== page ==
Developing wildlife corridor educational modules for K-12 classrooms – Conservation of the world’s wildlife amidst the growing biodiversity crisis requires an informed public. Education is key to developing the public’s understanding of and appreciation for wildlife. Partnerships between local conservation organizations and schools can help students learn about the nature in their own backyards, giving students a stronger connection to and responsibility for protecting wildlife. In this project, the intern will be responsible for developing educational materials for K-12 classrooms for the Wildlife Movement Curriculum, using data from automated camera traps set up through a major wildlife corridor in the highly urbanized Los Angeles landscape.

The intern will create age-appropriate classroom activities centered around wildlife corridors that not only help students learn about wildlife conservation but also bolster STEM (Science, Technology, Engineering, and Math) curriculum that the students are already learning. Potential educational modules include but are not limited to: 1) identifying and documenting urban wildlife through citizen science, 2) creating graphs from biodiversity data, 3) quantifying geospatial biodiversity data through maps. The educational materials developed will be made available for teachers to download from the AFC website along with instructional materials so that they can easily be used and adapted in any classroom. The intern will learn about important conservation initiatives while at the same time develop skills in creating goal-oriented classroom modules.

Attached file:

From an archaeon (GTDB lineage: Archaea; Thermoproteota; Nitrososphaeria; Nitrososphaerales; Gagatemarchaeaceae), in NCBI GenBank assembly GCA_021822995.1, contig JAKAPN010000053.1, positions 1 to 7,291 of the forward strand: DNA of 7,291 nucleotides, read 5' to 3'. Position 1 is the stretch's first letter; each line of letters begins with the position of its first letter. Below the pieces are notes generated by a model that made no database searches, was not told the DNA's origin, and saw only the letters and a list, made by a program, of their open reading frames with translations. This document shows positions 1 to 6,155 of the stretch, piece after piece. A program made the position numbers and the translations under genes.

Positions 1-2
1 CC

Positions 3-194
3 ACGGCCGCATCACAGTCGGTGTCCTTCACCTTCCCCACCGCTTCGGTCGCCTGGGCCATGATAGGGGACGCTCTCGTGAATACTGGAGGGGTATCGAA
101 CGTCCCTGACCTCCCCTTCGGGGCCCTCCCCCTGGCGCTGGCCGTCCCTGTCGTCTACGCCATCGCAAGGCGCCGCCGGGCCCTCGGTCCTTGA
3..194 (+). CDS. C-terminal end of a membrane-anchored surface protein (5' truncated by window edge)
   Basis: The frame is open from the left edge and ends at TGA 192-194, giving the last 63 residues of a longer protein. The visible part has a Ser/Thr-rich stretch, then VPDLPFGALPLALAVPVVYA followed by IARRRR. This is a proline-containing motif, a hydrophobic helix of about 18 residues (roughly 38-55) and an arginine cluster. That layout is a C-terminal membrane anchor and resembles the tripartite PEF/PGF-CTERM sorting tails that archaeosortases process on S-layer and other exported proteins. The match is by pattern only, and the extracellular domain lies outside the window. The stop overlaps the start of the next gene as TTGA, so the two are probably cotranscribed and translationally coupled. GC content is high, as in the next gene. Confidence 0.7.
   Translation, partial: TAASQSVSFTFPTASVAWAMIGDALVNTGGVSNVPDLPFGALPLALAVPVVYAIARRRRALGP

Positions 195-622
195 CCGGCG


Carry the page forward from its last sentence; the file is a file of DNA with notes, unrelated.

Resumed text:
# of weeks

Required Dates

Start Time

End Time

Public Transportation

Housing 

Format

8 June 13- Aug. 5, 2022 8:00am 4:00pm No No In-person

Housing Information

We may be able to reach out to our network to identify housing for our PICS intern. Otherwise, other housing accommodations in the area may be necessary for the intern to identify. The intern may also participate remotely for part of the program.

Internship Qualifications

The ideal candidate will have the following experience:

  • Preferably a focus or major in Biology, Environmental Science, or some other field related to the environment, sustainability, or conservation.

Additional or Preferred Qualifications

  • Desire to work in the field
  • Applicant must enjoy being in the mountains, forests, streams and trails
  • Applicant must enjoy hiking and physical labor out in nature.
  • Ability to work both in the field and in the lab/office.

Writing Sample Requirement

None

Special Requirements

None